Sheridan's diary of the hostilities

Submitted by brian edgar on Sat, 10/13/2012 - 14:29

Staff-Sergeant Patrick John Sheridan was a Royal Army Service Corps Master Baker who was stationed in Hong Kong from 1937 (with a break when he volunteered for a period in Shanghai). He served during the December hostilities but was not sent to Shamshuipo after the surrender; instead he was allowed to carry on baking for the hospitals. A strange set of circumstances enabled him to make a courageous escape, for which he was awarded the Military Medal.

His daughters, Helen Dodd and her sisters, have very kindly made available his post-war Hong Kong Memoir to Gwulo. We shall be publishing 1) his diary of the hostilities in full, and 2) extracts from later sections of the Memoir that show how he stayed out of Shamshuipo and gradually devised and executed his escape plan.

Emphasis in bold is as in the original typescript, ((italicised notes in brackets)) have been added by Gwulo.

The section of the Memoir that deals with the lead- up to war describes the certain knowledge of the soldiers in Hong Kong that the Japanese were going to attack and ends with these words:

We also know that any attack on Hong Kong is a foregone conclusion. We can only hold out for a short time. There are no reliefs nor any reinforcements available.

Book type
Diary / Memoir
Dates of events covered by this document

Sample pages

However, we have just had two Regiments of Canadians arrive to help out in the defence of the Crown Colony. ((The Canadians came on November 16.)) Two Canadian Army Service Corps Sgts. are attached to the Supply Depot. I show them round the Bakery. ((The RASC Supply Depot and Bakery were on Queen’s Rd., the latter opposite the Naval Dockyard entrance.)) They are surprised to see 33 Chinese bakers working so hard. The Canadians arrival means…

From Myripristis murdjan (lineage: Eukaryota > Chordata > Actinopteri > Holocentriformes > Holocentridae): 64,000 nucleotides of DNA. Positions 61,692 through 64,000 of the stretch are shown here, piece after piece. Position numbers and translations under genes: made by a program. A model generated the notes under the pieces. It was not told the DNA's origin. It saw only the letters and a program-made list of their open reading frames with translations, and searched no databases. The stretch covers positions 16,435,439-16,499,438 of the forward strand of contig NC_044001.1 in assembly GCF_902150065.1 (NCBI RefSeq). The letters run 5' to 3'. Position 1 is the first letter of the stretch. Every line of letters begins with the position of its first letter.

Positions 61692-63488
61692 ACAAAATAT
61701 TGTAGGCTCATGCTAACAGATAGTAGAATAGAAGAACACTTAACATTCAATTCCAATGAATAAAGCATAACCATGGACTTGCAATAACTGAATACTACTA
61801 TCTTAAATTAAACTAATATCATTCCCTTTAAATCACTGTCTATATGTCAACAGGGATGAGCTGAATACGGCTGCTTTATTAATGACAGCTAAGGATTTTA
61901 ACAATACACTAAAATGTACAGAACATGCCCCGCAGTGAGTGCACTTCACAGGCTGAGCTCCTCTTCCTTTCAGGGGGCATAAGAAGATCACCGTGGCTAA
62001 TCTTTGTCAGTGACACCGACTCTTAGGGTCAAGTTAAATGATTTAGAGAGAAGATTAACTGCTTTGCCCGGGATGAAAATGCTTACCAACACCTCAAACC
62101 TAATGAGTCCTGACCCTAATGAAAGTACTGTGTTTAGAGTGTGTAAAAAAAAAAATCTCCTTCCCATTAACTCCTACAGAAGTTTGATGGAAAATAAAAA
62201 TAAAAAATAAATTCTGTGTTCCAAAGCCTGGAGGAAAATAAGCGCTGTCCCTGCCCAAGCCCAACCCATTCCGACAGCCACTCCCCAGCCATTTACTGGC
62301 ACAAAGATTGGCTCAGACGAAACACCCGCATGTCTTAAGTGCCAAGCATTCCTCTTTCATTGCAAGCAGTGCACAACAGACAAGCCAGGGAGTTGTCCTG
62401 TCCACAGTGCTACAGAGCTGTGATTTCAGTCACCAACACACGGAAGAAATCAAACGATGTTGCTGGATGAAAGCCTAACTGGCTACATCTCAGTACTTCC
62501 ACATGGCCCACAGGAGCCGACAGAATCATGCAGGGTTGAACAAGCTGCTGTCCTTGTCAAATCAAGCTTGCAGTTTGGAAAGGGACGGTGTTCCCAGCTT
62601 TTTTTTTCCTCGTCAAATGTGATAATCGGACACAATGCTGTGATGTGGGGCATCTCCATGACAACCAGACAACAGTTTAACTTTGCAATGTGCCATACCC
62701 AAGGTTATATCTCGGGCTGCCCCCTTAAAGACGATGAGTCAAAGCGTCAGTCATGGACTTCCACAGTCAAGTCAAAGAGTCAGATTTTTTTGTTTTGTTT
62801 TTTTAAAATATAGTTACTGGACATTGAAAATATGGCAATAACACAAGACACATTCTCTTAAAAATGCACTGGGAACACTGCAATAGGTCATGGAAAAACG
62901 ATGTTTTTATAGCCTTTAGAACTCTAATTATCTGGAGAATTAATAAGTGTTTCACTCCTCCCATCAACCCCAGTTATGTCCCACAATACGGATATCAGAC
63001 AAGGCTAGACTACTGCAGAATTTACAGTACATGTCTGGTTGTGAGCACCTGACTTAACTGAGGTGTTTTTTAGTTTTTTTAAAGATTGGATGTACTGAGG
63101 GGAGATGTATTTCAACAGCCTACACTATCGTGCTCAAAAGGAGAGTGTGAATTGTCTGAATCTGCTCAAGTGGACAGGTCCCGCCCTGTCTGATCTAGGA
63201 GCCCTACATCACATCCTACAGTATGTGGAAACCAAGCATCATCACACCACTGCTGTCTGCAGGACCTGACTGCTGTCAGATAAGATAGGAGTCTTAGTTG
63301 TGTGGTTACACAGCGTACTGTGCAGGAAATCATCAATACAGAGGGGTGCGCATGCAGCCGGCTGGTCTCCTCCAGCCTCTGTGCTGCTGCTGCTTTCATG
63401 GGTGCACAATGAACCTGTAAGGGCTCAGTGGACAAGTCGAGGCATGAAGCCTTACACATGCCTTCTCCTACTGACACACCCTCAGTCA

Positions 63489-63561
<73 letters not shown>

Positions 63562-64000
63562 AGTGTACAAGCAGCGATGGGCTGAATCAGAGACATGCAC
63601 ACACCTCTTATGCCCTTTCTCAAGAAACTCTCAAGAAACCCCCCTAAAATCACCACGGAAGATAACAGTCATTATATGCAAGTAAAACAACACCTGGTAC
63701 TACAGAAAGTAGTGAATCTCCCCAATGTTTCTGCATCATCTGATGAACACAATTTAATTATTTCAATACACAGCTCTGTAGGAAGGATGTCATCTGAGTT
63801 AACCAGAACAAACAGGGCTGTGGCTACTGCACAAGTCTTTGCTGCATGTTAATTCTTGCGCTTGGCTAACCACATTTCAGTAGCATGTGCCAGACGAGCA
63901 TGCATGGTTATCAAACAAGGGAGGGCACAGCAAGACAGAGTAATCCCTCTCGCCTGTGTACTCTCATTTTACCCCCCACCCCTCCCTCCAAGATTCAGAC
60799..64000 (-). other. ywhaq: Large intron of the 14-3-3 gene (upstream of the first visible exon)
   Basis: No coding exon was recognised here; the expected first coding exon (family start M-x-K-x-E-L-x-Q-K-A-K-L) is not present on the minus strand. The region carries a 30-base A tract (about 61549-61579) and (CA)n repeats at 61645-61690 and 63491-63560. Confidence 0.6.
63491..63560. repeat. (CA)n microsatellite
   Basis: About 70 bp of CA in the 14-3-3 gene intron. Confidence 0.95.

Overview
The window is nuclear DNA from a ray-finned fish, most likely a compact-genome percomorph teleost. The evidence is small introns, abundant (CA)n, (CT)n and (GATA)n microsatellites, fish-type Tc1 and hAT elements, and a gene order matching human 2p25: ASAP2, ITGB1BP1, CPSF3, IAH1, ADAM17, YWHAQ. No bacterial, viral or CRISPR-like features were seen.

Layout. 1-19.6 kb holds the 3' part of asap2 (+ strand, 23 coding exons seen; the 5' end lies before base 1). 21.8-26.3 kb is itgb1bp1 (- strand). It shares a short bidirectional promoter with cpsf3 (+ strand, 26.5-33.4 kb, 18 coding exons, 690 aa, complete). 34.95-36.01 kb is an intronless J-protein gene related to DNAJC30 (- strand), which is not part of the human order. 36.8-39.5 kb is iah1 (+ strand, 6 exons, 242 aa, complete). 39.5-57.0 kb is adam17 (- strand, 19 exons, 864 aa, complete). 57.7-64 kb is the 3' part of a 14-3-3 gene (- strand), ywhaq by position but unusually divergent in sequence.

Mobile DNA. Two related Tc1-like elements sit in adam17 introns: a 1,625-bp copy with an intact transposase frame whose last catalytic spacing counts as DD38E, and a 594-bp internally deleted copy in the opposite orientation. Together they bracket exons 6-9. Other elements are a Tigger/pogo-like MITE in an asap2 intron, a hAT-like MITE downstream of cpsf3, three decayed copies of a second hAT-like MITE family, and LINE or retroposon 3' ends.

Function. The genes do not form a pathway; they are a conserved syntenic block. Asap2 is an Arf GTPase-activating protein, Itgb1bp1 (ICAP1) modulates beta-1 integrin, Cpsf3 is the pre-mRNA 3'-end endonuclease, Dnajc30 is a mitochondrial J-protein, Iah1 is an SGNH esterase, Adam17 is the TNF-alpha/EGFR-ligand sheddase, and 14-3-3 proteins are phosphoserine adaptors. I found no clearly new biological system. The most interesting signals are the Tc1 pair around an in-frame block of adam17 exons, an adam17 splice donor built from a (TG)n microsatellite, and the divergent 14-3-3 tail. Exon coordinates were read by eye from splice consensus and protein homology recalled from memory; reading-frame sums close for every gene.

((Note: Staff-Sergeant Sheridan's task if war breaks out will be to evacuate the Queen's Rd. Bakery and set up a Field Bakery on the Deepwater Bay Golf Course - hence his interest!))

Today is a beautiful sunny morning, we start off early on the same work as yesterday and keep going until darkness fell. All troops are ordered to standby. We see the Canadians marching to their positions on the Island defences. The…

((Note: Today’s entry describes the start of hostilities and the setting up of a Field Bakery on the golf course at Deepwater Bay.))

 My room mate is called at 4.30a.m. so I get up and dress and report to the Bakery. Pte. Campbell the clerk on duty tells me that a state of emergency exists and that we are to carry out the dispersal order as soon as the…